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British Columbia

How far would you go for someone you love?

That’s a question our family never imagined we’d need to answer. But it turns out – with thousands of kilometres of travel; countless hours, “pokes” and treatments; moving homes; and every heart-wrenching step in between – we already have. We’re the Jancicka family, and we’re reaching out to you on behalf of Defeat Duchenne Canada – an organization that gives parents, like us, the hope they need to go a little further for the people they love most.

We know this letter is probably one amongst a pile of bills, flyers and other solicitations you really don’t have the time to read. But, if you can spare a few minutes, we’d like to tell you our story, which began on the day we realized that not every child gets to grow up big and strong, and the boogeyman isn’t something that hides in a closet – or under their beds.

On May 28, 2013, we learned the scariest thing a family can face is your paediatrician opening with, “I’m sorry,” and every moment after, when you feel like you’re utterly failing at the only job that really matters: to protect your child.

For our family, it wasn’t the things that go bump in the night from which we couldn’t protect our son, Noah. Instead, it was the diagnosis of Duchenne muscular dystrophy – a disorder that causes the muscles to break down and is eventually fatal.

When your four-year-old child is struggling to make it up the stairs and can’t run around the playground like his friends, you think, “If only we knew what was wrong, we could fix it.” But, when it comes to Duchenne, there is no band-aid that makes it all better.

So, what is a parent supposed to do? Sit idly by as we watch our younger son outgrow and outplay his big brother? Or keep Noah in bubble wrap because we know one fall could mean he will never walk again?

If you’re a parent, you’re shaking your head because you know neither of those things are possible when you’re raising a little boy whose only wish is to be able to ride a bike like everybody else. That’s why, when we were asked to participate in a clinical trial for a potential treatment, we had to say yes.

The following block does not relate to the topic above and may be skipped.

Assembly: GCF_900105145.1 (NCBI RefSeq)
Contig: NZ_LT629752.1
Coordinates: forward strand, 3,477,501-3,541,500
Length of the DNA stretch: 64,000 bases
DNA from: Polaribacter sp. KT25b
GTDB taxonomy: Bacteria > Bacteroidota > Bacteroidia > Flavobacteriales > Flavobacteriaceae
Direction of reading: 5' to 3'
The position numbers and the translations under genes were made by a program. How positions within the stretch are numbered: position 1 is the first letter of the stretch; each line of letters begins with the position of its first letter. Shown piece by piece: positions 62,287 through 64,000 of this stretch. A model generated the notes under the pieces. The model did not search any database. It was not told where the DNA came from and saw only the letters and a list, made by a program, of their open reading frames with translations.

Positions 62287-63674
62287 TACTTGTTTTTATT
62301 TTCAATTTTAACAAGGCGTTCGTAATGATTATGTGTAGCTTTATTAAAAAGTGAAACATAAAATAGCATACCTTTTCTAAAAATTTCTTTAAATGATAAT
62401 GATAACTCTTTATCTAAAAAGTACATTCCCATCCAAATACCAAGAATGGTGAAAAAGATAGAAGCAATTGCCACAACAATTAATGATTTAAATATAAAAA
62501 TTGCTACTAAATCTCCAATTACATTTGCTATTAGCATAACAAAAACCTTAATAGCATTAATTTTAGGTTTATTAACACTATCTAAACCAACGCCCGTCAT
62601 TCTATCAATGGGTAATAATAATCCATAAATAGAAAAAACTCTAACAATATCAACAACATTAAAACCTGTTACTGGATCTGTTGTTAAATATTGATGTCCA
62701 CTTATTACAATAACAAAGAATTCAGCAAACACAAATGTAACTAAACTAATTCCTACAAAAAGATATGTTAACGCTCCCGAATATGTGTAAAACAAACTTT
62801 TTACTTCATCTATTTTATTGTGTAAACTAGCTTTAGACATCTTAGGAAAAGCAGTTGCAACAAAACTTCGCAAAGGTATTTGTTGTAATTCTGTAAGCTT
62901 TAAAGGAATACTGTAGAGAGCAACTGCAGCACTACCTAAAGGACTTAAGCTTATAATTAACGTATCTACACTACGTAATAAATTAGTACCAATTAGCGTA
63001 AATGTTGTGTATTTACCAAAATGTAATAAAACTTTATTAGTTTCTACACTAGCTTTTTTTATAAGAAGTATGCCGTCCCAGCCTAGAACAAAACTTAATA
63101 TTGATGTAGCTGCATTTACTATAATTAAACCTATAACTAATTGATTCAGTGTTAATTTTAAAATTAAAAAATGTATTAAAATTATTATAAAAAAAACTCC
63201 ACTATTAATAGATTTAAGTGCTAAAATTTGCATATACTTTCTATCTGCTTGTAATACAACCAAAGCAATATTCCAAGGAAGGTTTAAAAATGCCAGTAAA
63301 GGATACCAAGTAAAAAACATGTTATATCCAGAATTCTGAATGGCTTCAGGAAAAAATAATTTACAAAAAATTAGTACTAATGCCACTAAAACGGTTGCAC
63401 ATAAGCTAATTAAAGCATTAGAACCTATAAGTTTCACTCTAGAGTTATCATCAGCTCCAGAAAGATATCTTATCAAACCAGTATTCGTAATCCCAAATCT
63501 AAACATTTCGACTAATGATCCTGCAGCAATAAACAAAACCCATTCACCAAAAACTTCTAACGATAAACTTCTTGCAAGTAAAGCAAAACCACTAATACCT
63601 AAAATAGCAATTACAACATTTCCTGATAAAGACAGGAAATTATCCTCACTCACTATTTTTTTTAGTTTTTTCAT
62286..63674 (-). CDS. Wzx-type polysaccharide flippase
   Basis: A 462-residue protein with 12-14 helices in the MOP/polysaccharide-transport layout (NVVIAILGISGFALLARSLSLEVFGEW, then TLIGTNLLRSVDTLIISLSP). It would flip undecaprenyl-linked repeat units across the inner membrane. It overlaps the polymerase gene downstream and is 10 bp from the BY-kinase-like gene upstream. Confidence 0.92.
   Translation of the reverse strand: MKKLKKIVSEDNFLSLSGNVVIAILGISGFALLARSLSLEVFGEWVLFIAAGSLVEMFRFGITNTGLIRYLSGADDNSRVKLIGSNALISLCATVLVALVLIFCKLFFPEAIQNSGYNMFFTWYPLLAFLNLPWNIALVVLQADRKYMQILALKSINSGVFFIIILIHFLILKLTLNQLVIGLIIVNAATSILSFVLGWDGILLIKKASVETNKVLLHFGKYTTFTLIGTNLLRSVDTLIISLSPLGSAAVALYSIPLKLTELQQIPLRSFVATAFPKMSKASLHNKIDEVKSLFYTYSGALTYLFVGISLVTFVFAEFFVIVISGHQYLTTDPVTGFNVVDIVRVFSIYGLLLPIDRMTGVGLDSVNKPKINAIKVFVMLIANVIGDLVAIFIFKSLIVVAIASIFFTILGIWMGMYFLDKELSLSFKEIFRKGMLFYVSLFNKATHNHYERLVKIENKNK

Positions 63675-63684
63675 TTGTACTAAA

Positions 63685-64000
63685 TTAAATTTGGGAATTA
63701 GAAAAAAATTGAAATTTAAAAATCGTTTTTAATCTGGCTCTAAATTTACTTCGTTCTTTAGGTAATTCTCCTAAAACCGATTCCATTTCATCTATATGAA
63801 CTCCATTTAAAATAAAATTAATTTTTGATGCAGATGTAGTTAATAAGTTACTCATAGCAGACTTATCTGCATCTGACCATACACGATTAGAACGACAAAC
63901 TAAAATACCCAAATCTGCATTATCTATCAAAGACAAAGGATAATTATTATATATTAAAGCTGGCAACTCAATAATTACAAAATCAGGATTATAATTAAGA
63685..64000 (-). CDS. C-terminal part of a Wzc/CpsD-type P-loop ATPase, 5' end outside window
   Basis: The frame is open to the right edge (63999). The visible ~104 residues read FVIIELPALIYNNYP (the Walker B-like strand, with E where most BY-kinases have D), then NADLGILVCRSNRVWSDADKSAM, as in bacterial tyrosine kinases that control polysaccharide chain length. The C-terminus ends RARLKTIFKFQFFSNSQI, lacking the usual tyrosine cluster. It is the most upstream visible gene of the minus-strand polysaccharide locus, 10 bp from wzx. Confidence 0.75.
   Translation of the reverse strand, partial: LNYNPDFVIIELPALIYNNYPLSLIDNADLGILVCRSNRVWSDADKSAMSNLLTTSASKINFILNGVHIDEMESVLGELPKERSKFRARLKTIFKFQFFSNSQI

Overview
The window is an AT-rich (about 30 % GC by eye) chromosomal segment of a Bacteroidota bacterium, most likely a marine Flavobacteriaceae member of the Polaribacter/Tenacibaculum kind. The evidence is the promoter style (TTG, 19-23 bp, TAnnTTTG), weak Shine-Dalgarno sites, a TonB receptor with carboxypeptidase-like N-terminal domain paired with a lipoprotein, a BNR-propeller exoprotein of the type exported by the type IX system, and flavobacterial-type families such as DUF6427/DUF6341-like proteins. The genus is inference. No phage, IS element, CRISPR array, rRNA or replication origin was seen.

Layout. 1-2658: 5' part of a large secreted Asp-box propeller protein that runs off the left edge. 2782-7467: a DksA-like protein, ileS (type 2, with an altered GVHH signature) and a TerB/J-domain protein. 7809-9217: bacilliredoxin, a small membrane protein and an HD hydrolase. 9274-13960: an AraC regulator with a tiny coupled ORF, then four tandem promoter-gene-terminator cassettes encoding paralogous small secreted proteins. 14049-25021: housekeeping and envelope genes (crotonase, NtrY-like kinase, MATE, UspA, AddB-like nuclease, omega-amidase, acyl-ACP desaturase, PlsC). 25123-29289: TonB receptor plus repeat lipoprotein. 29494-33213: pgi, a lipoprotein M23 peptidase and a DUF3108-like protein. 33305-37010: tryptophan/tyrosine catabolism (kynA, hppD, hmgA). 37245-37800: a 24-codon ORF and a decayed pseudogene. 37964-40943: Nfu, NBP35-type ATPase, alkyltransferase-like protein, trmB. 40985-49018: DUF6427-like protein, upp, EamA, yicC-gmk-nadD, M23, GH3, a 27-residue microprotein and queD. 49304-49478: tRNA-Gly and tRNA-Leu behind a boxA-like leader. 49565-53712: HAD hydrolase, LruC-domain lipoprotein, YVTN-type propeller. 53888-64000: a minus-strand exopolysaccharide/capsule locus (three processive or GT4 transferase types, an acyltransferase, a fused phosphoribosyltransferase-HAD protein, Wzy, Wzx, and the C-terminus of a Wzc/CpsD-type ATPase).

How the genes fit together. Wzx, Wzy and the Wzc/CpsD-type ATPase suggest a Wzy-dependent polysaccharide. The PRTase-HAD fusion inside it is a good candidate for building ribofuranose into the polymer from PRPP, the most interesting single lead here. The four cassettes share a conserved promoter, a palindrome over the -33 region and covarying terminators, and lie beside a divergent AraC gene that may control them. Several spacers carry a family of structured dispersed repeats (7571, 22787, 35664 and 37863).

This wasn’t an easy decision to make, and the journey that followed was even more difficult. But, countless needles, tests, scans and medical trips are a part of the distance that Duchenne demands of the families it affects.

While the trials we’ve participated in didn’t create a cure, they’ve given us something nearly as valuable – the thing this entire letter is about: hope. By donating to Defeat Duchenne Canada, you will be helping to fund life-saving and enriching research that can create a future where the diagnosis of Duchenne isn’t so scary, and little boys, like Noah, won’t ever again have to wave from the window as they watch their little brother ride away on a bike.

We know it’s hard to understand that something so intangible can make such a difference for families like ours. But, when you live in a constant state of uncertainty about when your son will require a wheelchair or if he will make it to university, the thought that there might be something on the horizon is more powerful than you can even imagine. That hope, which saves you when your son cries because his legs don’t work like everyone else’s, is why we’re telling you our story and asking for your help.

Now that you’ve gotten to know our family, we hope you’ll consider making a donation to Defeat Duchenne Canada to help others. With each dollar you give, you’re going to help bring that horizon of hope a little bit closer, so in the future, when parents are asked how far they will go for their children, the answer won’t have to be so long.

Leah Jancicka (Noah’s Mom)